It was good – really good – but not great and that’s okay.
In ‘Felina,’ creator Vince Gilligan (who wrote and directed the finale) gave us a final episode that crossed all the t’s and dotted all the i’s. No sudden fade to black. No ambiguous ending with our “hero” walking into the sunset for further adventures we aren’t privy to. Given all the clues that had been laid out before us, it ended rather predictably. The ricin is who you think it’s for. The machine gun is who you think it’s for. There were a couple of great character moments particularly one with Walt finally admitting his true motivations for everything he’s done but after the episode ended, my mind wasn’t blown. I didn’t need a moment to collect my thoughts or catch my breath. I was just like, “Sigh. It’s over.” I was merely satisfied and that’s okay.
I realized halfway through the episode that writers had done something that I didn’t think was possible – they made us root for Walt one last time. I almost forgot that we used to want Walt to get away with everything. In Uncle Jack, Todd and the Neo Nazis, they created villains that despite everything Walt did throughout the show, we hated them even more. Walt found himself temporarily redeemed by squashing a less creative evil.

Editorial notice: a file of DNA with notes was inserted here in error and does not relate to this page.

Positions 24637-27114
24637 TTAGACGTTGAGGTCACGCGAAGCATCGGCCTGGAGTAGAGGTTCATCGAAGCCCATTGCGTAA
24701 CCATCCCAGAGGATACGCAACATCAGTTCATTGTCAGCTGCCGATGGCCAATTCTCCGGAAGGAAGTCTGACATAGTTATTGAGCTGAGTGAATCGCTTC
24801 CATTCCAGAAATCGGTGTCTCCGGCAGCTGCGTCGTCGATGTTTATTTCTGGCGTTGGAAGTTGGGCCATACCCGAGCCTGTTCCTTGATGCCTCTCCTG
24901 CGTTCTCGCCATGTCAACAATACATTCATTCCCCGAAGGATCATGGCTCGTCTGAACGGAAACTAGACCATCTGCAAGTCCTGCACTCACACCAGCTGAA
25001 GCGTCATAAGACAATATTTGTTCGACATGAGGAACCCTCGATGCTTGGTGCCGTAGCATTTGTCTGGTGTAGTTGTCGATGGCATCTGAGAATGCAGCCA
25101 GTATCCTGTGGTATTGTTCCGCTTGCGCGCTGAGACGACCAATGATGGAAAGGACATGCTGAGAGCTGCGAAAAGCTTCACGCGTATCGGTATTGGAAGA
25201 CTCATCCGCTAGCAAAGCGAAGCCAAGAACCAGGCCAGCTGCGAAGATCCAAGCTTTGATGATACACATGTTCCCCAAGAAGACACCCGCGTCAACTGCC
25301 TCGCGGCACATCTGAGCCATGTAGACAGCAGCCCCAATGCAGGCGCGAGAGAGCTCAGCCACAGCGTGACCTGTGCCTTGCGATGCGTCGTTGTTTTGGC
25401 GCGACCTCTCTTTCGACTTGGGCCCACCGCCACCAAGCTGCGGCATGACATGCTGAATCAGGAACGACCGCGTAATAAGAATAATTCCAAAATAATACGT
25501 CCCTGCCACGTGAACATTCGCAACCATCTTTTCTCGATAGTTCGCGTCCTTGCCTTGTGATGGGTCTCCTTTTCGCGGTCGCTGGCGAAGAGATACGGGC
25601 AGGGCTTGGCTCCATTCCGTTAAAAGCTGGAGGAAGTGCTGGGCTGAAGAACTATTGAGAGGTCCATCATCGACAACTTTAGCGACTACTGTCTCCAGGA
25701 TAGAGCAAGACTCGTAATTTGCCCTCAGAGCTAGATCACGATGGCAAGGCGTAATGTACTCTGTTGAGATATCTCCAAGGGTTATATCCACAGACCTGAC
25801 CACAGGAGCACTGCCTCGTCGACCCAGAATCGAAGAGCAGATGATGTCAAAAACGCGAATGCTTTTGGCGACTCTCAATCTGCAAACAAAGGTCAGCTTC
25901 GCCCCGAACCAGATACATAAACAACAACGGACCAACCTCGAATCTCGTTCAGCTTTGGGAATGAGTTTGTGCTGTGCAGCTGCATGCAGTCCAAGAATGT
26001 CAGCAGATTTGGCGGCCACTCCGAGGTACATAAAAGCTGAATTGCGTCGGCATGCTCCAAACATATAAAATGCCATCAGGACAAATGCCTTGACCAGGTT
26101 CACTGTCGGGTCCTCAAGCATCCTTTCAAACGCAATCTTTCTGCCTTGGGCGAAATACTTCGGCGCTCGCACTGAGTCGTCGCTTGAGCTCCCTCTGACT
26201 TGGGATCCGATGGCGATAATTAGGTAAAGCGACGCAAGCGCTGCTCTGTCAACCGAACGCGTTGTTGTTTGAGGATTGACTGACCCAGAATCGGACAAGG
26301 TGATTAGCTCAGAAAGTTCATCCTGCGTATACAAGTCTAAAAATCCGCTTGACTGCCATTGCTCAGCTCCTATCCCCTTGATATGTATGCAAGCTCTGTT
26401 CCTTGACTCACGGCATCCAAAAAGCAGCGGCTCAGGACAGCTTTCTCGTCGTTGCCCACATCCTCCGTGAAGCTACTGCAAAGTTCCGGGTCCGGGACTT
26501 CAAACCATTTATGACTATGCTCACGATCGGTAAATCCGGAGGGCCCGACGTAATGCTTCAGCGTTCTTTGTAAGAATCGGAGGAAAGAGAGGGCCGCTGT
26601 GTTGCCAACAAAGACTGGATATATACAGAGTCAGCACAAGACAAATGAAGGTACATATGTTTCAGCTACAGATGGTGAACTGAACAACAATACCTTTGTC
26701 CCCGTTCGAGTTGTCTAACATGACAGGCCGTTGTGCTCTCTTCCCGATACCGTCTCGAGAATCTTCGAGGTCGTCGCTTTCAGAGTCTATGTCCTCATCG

Season 5 of Breaking Bad will still go down as the best final season of a drama in my book. However, the best conclusion to a dramatic seriePos still belongs to The Shield. I still think about the final two episodes – “Possible Kill Screen” and “Family Meeting” – five years later. I don’t think I’ll feel the same way about “Felina.” If the series had ended with “Ozymandias,” I might have ranked it above the The Shield. If Breaking Bad was a present, “Ozymandias” was the actual gift, “Granite State” was the pretty wrapping paper and “Felina” was the bow. You would have been more than happy just getting the gift handed to you but you still appreciate the effort of making it look nice.